Next Generation 'Cue: The Farmer, the Chef, and the Barbecue Man
We've been hearing a lot of scary stories lately about the impending demise of Southern barbecue: beef and pork prices spiraling ever higher, restaurants replacing wood-burning pits with gas-fired ovens, petty bureaucrats determined to douse the coals once and for all.
I think there's a lot of smoke there but not much fire. Each week brings plenty of optimistic tales, too, like the one about the farmer, the chef, and the barbecue man. They're teaming up to open Picnic, a new restaurant in Durham, North Carolina, and I met two of them recently when they came down to Charleston to cook a whole hog for a private event.
Wyatt Dickson is the "barbecue man" (he hates the term "pitmaster"), a trade he sort of stumbled into during college. He ate lots of eastern North Carolina-style barbecue growing up in Fayetteville, but he had never cooked it until he went off to the University of North Carolina and joined a fraternity.
"One football weekend we wanted a pig," he says. "I had cooked a very good steak the night before, so I said, ‘I'll do it.'"
Most novices start out with smaller, easier to manage cuts, like shoulders and brisket. "I really didn't know that was an option," Dickson says. "I went and got a whole pig and rented a cooker."
"The first few pigs were a little rough," he admits, but he soon became the go-to barbecue man for his friends and family.
Two fortuitous events pushed him even further toward the older style of cooking. The first happened not long after he graduated and headed off to work in New York, leaving behind his 21st birthday gift, a gas-burning hog cooker. "The custody of that went to my little brother," Dickson says, "who was also at UNC. He didn't clean it too well."
That Christmas, Dickson came home to visit, and his family decided to cook a hog. "We had the most incredible grease fire I've ever seen," Dickson says. "So the cooker went in for a few repairs." He took the opportunity to have a fire box put in the back so he could retire the propane tanks and start cooking over wood.
A few years later, Dickson moved back to Chapel Hill, ostensibly to attend law school at UNC, but he ended up launching his own catering business instead. One day he was asked to cook for a fundraiser using a pig donated by Lantern Restaurant in Chapel Hill. It was one of the heritage breeds that chef Andrea Reusing gets from Chapel Hill Creamery, raised on the whey leftover from making cheese.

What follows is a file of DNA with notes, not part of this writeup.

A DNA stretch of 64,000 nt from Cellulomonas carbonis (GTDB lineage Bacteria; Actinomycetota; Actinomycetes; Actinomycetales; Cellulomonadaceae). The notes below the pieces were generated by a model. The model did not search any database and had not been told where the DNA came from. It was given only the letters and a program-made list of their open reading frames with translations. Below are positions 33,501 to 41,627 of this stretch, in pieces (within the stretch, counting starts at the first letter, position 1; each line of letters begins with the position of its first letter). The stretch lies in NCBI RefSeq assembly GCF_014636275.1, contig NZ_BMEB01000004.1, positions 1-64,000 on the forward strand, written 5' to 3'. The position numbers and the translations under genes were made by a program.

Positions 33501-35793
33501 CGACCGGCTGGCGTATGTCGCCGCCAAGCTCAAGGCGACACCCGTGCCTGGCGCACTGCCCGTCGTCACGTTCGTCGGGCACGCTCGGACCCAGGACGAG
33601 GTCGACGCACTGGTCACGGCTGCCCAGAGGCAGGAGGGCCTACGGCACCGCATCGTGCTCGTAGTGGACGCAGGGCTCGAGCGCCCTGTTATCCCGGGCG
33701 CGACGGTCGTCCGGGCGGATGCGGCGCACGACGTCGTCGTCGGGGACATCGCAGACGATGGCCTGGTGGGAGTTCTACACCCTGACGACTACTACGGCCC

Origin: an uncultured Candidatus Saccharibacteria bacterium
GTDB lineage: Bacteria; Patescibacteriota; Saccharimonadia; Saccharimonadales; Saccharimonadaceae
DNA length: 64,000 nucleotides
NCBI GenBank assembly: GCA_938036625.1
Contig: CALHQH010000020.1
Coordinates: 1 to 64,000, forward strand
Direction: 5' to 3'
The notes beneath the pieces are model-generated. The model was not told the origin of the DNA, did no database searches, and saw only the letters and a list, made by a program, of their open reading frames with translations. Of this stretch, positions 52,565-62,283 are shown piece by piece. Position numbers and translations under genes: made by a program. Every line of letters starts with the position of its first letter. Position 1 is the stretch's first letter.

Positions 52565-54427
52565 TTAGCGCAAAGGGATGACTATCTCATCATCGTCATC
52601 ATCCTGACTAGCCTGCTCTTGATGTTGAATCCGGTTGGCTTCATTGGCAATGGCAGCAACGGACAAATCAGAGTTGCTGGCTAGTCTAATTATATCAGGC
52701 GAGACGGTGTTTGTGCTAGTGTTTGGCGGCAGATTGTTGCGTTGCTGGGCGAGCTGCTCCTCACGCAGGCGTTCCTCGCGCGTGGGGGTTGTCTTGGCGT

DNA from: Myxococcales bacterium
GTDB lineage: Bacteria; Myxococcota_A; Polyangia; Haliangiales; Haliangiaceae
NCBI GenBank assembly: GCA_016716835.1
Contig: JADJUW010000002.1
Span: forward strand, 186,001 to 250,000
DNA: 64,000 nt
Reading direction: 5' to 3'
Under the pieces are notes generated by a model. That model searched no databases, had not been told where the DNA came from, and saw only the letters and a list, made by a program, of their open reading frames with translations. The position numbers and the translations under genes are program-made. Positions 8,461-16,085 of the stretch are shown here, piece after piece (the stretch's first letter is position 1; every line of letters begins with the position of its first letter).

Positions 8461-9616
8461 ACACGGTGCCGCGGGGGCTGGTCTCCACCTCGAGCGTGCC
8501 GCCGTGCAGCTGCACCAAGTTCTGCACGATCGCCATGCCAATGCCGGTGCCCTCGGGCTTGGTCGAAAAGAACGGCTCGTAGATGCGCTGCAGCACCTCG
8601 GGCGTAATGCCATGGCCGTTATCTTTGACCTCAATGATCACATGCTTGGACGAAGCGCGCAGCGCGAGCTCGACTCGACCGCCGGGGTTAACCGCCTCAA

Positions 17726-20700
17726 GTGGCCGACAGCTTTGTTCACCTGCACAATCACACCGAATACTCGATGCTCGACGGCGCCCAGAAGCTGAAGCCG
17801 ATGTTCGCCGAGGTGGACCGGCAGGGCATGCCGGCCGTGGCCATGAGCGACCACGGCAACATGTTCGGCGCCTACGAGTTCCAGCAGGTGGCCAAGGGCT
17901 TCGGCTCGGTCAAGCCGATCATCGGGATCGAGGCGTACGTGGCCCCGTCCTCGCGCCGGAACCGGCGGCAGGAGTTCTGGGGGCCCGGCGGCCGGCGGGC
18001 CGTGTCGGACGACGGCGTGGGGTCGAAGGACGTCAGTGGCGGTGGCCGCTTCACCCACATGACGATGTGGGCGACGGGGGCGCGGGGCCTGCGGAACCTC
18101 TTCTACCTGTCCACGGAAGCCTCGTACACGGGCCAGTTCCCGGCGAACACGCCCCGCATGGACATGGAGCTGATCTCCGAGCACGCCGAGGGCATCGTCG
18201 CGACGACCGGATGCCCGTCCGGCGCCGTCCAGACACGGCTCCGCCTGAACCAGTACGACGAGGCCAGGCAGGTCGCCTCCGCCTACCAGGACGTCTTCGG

"They're butter-finished hogs," Dickson says. "It was the best pig I ever cooked." He was finished with factory-farmed commodity meat.
Now Dickson is working to adapt that throw-back style to the demands of a large-format restaurant. For his pits, he's turned to BQ Smokers of Elm City, North Carolina, who are fabricating a giant version of their vertical direct smoker that will be large enough to cook three 225-pound hogs at one time.
"It's completely insulated," Dickson says. "Steel with two inches of insulation." Pit probes and meat probes connect to a computer, which can open and close air intake portals to maintain an even temperature. "It allows us to not have someone there feeding the fire overnight," Dickson says. "We can put it to bed at midnight and let it cruise until 5:30 or 6:00 am when the morning guy comes in."
He's planning to serve it pig-picking style, with the entire finished hog displayed in a glass case and the meat pulled to order. For now, Dickson says, he has no plans to cook chicken or brisket. "I got no business doing that," he says. "That's like barbecue at the airport."
For the food that goes alongside, chef Ben Adams—a veteran of fine dining kitchens at McCrady's in Charleston and Piedmont in Durham— is blending down-home and upscale influences. "It's kind of like a meat-n-three sort of menu with some small plates," Adams says. "We'll do Brunswick stew and things like that in the barbecue tradition . . . but also delicious, clean, light field pea and corn salad type stuff." And, he'll transform leftover barbecue into rillettes and other charcuterie so nothing goes to waste.
And of course the barbecue will be made from heritage breed pigs, which is where the third partner, Ryan Butler of Green Button Farm, comes in. Butler raises Berkshires, Tamworths, and Durocs in various crossbred combinations about ten miles outside of Durham. "They're great barbecue pigs," Dickson says, and they've received rave reviews at special events, especially from older guests. "They say, ‘This is what barbecue tasted like when I was a child.'"
Old North Carolina traditions—pastured-raised hogs, cooked whole over wood and pulled at serving time—are meeting up with high-tech cookers and fine dining sensibilities: it's old-school and very up to date at the same time. To me, it's another hopeful sign that Southern barbecue has many fine years left ahead of it.
Picnic will be located in North Durham, North Carolina. The farmer, chef, and barbecue man are looking to be open later this fall.